Work by three Interdisciplinary Design Institute students was featured in the WSU Interior Design Showcase of Award Winners on First Friday at Gina's Design Corner. Organized by alumna Elizabeth Pece, an interior designer at the firm, the special exhibition featured the award-winning work of Susan Schriebe (third place; 2006 Institute of Store Planners Student Design Competition), Kate Lee (first place, all around; 2006 IIDA Student Design Competition), and Meaghan Beever (First Place, 2004/2005 Institute of Store Planners Student Design Competition ).

A team of WSU Interior Design students recently won first place in the 2006-2007 International Interior Design Educators Council Student Design Competition. The design created by Ashley Couture, Emily Myers, and Micky Nguyen was selected from more than 60 entries.

Nancy Clark Brown, associate professor of interior design and chair of the Department of Interior Design, won second place in the International Interior Design Educators Council Juried Design Competition.

If you or one of your colleagues or students has received a special honor or award, or reached another professional milestone, please e-mail the information to Judith Van Dongen at jcvd@wsu.edu.

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Grant and Contract Awards Summary
January 1, 2007, through March 31, 2007

Faculty Member

Department

Research Title/

Funding Source

Research Summary

 

 

 

 

Terrie Ashby-Scott MESA Parent/Community/School Partnership Pilot Project

Spokane Public Schools

This project is targeted to a pilot student population of Native American and African American students who will be graduating in 2008 and who have not met one or more standards.  The focus will be to provide supplemental educational services to help students and their parents/families achieve success.
Greg Belenky Sleep and Performance Research Center New Theoretical Technical and Experimental Approaches to Brain Organization of Sleep and Performance

Washington State University Foundation/ Keck Foundation

Proposed experiments based in new technology in animal and in humans will test theoretical predictions that cortical columns and other neuronal assemblies will enter a sleep-like state following repeated stimulations, independent of whole sleep/work state. The theory of brain organization under test challenges the prevailing view that sleep is imposed on whole brain by sleep regulating networks in the brain stem.
Greg Belenky Sleep and Performance Research Center Fatigue Analysis of Comair Flight 5191

Air Line Pilots Association International

This analysis will apply principles of sleep science to an analysis of fatigue and performance in the captain, first officer, and air traffic controller involved in the Comair 5191 crash in Lexington, Kentucky, in August 2006.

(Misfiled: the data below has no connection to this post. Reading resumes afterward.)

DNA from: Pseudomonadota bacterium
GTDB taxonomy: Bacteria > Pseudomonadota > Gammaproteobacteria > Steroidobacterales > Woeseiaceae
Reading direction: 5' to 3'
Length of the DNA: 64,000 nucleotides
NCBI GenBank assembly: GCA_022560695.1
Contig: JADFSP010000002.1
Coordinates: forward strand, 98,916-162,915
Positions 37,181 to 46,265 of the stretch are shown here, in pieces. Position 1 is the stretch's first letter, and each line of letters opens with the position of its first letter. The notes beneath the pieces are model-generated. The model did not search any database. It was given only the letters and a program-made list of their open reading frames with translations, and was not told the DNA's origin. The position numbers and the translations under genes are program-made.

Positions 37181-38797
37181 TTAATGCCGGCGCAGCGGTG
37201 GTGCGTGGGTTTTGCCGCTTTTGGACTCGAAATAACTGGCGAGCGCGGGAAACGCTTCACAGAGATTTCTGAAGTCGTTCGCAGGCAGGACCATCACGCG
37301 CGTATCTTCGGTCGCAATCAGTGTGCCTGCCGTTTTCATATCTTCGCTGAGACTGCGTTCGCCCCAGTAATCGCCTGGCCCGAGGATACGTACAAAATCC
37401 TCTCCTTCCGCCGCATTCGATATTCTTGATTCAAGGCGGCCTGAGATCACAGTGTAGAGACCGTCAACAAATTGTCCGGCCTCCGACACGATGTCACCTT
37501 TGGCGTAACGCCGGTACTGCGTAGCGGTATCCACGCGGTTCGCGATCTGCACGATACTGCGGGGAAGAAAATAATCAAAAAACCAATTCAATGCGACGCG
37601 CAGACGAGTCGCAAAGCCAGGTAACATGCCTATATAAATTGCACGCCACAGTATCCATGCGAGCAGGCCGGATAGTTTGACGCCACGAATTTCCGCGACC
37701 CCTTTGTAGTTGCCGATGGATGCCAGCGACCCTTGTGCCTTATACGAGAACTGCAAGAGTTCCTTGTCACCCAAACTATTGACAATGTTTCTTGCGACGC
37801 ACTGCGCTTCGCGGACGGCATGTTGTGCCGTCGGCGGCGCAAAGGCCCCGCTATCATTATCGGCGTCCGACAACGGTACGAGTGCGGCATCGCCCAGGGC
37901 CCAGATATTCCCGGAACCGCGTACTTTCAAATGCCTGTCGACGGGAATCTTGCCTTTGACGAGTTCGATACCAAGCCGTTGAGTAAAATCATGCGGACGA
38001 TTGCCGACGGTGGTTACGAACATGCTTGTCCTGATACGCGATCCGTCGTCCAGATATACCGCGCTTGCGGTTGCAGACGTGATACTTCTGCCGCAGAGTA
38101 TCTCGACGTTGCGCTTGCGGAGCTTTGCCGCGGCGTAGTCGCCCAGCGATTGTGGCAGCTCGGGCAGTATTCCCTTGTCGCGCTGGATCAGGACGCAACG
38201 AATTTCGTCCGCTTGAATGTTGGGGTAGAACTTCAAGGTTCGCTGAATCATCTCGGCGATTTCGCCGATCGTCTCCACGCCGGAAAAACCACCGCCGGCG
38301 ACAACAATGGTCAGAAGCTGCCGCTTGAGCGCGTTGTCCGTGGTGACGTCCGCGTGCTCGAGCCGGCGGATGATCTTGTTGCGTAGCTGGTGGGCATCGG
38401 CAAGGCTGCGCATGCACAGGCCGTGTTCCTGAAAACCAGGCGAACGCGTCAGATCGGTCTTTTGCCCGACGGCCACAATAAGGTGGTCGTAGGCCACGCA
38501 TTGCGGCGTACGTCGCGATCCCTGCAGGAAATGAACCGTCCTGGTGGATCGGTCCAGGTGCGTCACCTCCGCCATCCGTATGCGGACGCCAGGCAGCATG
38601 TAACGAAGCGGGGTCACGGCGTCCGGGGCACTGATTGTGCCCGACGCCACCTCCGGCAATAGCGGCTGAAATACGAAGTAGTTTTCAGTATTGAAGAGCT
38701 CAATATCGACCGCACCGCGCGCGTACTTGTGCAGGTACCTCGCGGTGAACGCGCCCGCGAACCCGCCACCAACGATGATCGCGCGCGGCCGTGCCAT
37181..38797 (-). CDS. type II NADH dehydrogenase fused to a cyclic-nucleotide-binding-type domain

Ruth Bindler

Margaret Bruya

ICN

ICN

Enhancing Dairy Intake Among Adolescents at an Alternative High School

Washington State Dairy Council

Drawing upon existing collaborations between ICN and Havermale High School, this project will develop, implement, and test effectiveness of creative strategies to enhance dairy product consumption among youth in an alternative school. It will empower the students to evaluate their own diets; identify strengths, weaknesses, and goals; and identify ways to make changes for themselves and their families.
Ruth Bindler

Kenn Daratha

Tom Power

Sue Butkus

ICN

Leadership & Prof. Studies

Human Development

WSU Puyallup

Comparison of Environmental Changes in the School Environment to Individual Interventions as Methods for Reducing Obesity Rates in Early Adolescence

U.S. Department of Agriculture-CSREES

The long-term goal of this project proposal is to improve the health of middle school students and prevent increases in obesity in later adolescence.  It is designed to incorporate and compare three intervention levels based on a bioecological model—the individual, the family, and the environment.  Project activities include school-based coursework and beyond-school activities designed to reduce adolescent obesity. All middle school students in the Spokane Public Schools will participate in a new health and fitness curriculum beginning in September 2006. Students will be required to complete one semester of this new health and fitness course in both the 7th and the 8th grade. The proposed project builds upon and enhances the school curriculum and will evaluate the impact of the enhanced curriculum with additional nutritional and physical activities aimed at individual students and their families.

Chris Blodgett

Child & Family Research

Partners in Learning Evaluation

Eastern Washington University/Cheney School District

This contract is to conduct the transition work for CAFRU to be the evaluation team for this demonstration program, which is funded by Microsoft and the governor's office, beginning the second of five years of funding. The first purpose of the project is to demonstrate the role of individual instruction and technology in improving children's outcomes. The second purpose is to identify the school and university pre-service development systems changes at EWU that are necessary to sustain the lessons learning in improving effective child learning outcomes.